Lehmann: We’ll understand if someone can’t play

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Australia coach Darren Lehmann hopes all the selected Test players will be able to take to the field in the first Test against India in Adelaide on 9 December, but will understand if a player feels he cannot do so.

The Test was postponed by five days due to the death of batsman Phillip Hughes, whose funeral was on Wednesday, a day before the original start date. With all the Test players in Macksville for the funeral, it would have been impossible.

Lehmann recounted having to play soon after the death of close friend David Hookes in 2004, who died of a heart attack after hitting his head during an altercation with a hotel security guard.

Lehmann said in the Australian: "I was there 10 years ago when my close friend David Hookes was killed in a tragic incident. It's something I think about every day of my life.

"Phillip's death has revived a lot of memories of that time. Both were freakish incidents. I guess the Hookes family have had a hard week, too.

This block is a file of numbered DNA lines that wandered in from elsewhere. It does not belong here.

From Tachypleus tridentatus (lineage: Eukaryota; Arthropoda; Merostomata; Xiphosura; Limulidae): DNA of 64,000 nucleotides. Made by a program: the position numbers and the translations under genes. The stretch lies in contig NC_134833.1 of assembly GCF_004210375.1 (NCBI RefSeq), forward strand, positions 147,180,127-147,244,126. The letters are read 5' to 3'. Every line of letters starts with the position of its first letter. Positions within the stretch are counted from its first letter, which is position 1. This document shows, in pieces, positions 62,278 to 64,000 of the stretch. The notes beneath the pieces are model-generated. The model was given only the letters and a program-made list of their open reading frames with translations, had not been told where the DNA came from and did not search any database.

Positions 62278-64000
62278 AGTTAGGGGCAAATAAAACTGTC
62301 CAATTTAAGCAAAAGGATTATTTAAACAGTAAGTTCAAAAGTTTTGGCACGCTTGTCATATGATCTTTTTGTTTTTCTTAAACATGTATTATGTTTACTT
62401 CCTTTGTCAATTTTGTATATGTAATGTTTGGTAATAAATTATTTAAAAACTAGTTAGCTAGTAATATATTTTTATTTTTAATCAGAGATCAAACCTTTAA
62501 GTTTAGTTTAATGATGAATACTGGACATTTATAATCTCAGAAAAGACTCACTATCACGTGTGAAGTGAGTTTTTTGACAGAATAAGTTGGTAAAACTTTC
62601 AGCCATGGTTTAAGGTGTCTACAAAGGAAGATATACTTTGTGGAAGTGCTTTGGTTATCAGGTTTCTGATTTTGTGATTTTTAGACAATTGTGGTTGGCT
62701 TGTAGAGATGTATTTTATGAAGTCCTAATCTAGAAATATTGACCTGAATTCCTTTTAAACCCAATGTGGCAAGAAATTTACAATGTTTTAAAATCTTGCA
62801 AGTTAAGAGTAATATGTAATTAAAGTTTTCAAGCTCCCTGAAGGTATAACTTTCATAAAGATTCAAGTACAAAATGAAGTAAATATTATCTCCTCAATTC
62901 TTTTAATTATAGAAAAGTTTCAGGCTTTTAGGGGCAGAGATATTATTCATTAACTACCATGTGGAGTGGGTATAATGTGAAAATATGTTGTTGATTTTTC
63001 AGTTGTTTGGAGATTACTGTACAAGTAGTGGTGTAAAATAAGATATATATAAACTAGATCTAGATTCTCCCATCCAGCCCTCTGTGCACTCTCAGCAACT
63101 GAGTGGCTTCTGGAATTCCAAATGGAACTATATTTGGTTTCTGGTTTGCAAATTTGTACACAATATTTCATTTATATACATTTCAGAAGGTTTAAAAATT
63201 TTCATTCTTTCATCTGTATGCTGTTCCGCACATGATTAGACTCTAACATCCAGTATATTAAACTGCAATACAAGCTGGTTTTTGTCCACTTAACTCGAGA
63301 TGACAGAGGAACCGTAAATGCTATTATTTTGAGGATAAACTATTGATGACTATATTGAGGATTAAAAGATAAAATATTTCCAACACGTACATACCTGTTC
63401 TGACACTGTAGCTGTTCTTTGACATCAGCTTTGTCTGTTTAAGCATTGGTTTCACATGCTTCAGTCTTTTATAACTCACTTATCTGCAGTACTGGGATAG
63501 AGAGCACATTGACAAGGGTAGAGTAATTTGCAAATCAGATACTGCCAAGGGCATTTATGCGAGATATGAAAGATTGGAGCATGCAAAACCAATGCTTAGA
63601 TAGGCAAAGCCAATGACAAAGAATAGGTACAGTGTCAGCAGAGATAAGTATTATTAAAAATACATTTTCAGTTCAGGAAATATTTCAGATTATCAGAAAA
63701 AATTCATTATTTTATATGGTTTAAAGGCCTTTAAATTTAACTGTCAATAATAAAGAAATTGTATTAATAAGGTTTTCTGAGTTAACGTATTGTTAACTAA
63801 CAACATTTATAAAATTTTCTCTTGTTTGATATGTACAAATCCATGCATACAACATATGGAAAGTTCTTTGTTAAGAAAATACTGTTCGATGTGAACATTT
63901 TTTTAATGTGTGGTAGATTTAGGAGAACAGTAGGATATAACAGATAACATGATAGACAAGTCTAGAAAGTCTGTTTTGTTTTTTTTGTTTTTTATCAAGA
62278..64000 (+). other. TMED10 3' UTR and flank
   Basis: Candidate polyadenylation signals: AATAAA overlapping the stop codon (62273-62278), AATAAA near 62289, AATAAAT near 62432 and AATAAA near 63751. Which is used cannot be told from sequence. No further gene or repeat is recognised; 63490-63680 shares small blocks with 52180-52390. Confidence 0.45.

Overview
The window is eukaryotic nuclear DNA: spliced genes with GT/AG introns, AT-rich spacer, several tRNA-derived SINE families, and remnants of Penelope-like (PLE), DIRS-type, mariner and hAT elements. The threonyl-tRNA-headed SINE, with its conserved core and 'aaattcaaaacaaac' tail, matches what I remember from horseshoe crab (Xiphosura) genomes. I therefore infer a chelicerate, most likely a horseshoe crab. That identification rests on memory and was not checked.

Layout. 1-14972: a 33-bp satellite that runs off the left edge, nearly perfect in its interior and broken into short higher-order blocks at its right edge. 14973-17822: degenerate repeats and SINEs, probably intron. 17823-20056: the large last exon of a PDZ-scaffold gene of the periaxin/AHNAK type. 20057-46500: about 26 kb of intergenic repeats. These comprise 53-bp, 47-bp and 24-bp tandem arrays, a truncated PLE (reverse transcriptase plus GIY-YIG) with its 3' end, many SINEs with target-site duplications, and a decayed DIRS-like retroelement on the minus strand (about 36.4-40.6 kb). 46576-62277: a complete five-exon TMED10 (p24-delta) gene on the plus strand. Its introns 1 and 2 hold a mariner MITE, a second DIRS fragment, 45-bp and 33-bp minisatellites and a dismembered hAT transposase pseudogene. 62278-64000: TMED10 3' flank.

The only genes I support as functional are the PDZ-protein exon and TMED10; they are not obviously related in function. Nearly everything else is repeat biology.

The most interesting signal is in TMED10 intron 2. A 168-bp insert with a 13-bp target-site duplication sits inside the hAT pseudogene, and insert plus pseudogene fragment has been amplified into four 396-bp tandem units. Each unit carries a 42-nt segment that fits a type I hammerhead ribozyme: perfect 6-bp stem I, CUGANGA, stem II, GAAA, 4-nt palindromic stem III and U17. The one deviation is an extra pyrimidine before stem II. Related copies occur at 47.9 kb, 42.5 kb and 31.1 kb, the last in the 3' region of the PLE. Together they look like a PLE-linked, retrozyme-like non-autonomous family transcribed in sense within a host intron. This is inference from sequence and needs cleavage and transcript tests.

"Hookesy's death brought it home to me that life has to be joyful and sport the same. We are only playing a game after all. Our existence is too fragile and lifespan too short to worry about stuff that doesn't matter.

"I think I played cricket about seven or 10 days after Hookesy died. It was something I felt I had to do and it was something I wanted to do, but that was me.

"We hope the boys can find the inner strength to play the game in the way Phillip would have wanted in Adelaide next week and that they can honour what he had done.

"We want to hold his values close to our heart and that means playing cricket the way he did, with a love of the game and a smile.

"It's going to be hard and if somebody is struggling Michael and I understand. There is no pressure on them. We will look after them and we will help them get back to the place where they can play.

"We left a bit of heart in Macksville yesterday."

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